I Believe . . . I’m a Leader

Dare to Believe

So, you’re a leader…

You’ve reached that impossible pinnacle for most people.  You’ve reached a level that most people just dream about or envy.  But you know, it’s not meant for everyone.

But for those who want it and make it work, it can be very rewarding.

Dream On

One of the problems for a lot of new leaders is that they think that if they set a few goals it’s going to come easily – and quickly.  Sorry.  Wrong.  It takes time, focus, motivation, and yes, even dreams.

Unfortunately a large majority of people who are promoted into a supervisory position or hired into one without any previous experience are inadequately prepared.  There’s a transition period from worker to supervisor that presents any number of problems.

You’re going to make mistakes. Hear that?  You’re – going – to – make – mistakes.

That’s nature’s way of saying, “you’re learning.” Thomas Edison (light bulb) once said that it takes 10,000 mistakes to find an answer.

5 Transitional Mistakes

So how do you make that transition? A great way to start is to become aware of and work toward avoiding the most common mistakes.

Five of the most common traps that new leaders fall into are:

1) Not making the transition from worker to leader

When you’re a worker, you’re ultimately responsible only for the work that you do.  Now, as a leader, you’re responsible for the work of a team.  You need a whole new set of business skills AND people skills.  Some of the most talented employees from technical backgrounds become the worst leaders because they can’t make the transition from worker to leader.  Their focus is too one-sided.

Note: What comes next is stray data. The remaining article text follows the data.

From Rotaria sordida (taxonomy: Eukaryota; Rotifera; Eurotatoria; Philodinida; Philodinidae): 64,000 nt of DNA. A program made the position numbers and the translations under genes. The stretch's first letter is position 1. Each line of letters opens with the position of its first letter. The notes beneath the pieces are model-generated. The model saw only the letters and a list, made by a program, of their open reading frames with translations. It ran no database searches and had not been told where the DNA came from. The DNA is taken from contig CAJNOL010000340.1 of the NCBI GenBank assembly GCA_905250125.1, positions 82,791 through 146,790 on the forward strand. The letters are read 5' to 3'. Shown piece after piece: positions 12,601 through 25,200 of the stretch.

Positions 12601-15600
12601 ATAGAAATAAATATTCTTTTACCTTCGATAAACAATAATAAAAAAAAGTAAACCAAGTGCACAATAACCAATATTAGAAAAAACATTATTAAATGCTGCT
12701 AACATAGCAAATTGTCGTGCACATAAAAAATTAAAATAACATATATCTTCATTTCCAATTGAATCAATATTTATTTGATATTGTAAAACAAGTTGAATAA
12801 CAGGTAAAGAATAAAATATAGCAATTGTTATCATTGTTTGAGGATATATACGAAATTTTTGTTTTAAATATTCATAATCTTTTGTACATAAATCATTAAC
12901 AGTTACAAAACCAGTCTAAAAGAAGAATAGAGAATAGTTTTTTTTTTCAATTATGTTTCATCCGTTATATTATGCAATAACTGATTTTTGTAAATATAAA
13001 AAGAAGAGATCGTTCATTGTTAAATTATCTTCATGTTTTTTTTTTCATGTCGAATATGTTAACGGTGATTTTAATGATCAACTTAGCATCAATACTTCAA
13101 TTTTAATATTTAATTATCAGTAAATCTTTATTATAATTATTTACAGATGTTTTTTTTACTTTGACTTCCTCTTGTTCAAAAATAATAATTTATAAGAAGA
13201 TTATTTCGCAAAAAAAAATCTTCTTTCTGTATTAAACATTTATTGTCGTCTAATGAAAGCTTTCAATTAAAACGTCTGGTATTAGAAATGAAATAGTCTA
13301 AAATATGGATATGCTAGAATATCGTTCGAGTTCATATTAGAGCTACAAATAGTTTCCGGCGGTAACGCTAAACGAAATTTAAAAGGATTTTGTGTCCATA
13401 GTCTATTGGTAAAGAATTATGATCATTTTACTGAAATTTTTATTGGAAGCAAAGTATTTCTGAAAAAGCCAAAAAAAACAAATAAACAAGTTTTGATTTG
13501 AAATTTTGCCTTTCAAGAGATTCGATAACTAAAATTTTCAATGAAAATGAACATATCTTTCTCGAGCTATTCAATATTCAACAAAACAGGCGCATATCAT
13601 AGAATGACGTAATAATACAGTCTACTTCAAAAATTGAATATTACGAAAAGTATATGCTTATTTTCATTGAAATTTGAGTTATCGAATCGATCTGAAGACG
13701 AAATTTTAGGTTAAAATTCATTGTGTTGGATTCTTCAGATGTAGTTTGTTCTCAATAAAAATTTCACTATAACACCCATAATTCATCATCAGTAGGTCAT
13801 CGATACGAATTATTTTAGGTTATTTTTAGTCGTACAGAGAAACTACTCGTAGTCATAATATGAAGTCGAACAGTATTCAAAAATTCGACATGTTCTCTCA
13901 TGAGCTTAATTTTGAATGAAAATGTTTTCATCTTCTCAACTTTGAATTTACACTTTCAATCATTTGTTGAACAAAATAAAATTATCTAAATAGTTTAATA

2) Not setting clear goals and expectations

Without goals and expectations, you’re dead in the water.  Staff will have no direction, challenge, or motivation.  Solidify the vision and goals of the organization and yourself.  Help them help you, by setting goals and working with them to achieve those goals.

3) Failing to delegate

YOU CAN’T DO EVERYTHING YOURSELF – say it out loud.  The idea of delegating is to multiply the amount of work that can be done.  A new large project that seems impossible to accomplish will suddenly become very workable with a few people working on different aspects.  At the same time, you’re going to be (unknowingly to them) creating opportunities for your team members to develop their own work and leadership skills.

4) Failing to communicate

Yes, information is power.  Don’t use it by controlling it in order to ensure that you’re the most knowledgeable and therefore the most valuable.  Your staff won’t have a clue about what’s going on which will lead to YOUR downfall.  COLLECTIVE knowledge is power.  The more you can share, the more productive staff will be and the better attitude they’ll have.  Staff must have information so they can make the best decisions at the lowest possible level, quickly.

5) Failing to learn

Don’t fall victim to the “now I can do things my way” attitude.  Vision and goals are very important, but you have to be open to change as the technology and environment changes around you.  You must constantly learn new ways, experiment, and try new methods. If you don’t, you’ll be doomed to being that irrelevant leader in the cubicle around the corner.

Change is a Choice

You’re going to have to choose to CHANGE. According to Kevin Eikenberry and Guy Harris in their upcoming book From Bud to Boss, change is a CHOICE. We don’t resist change, we resist being changed.

One of the best things you can start doing is READING. Everything you need for your better future and success has already been written.  And guess what?  It’s all available.  All you have to do is go to the library (yes, there are still libraries) or go online.

Three of my favorite Jim Rohn quotes are:

“Don’t just read the easy stuff.  You may be entertained by it, but you will never grow from it.”

“The book you don’t read won’t help.”

“It isn’t what the book costs; it’s what it will cost if you don’t read it.”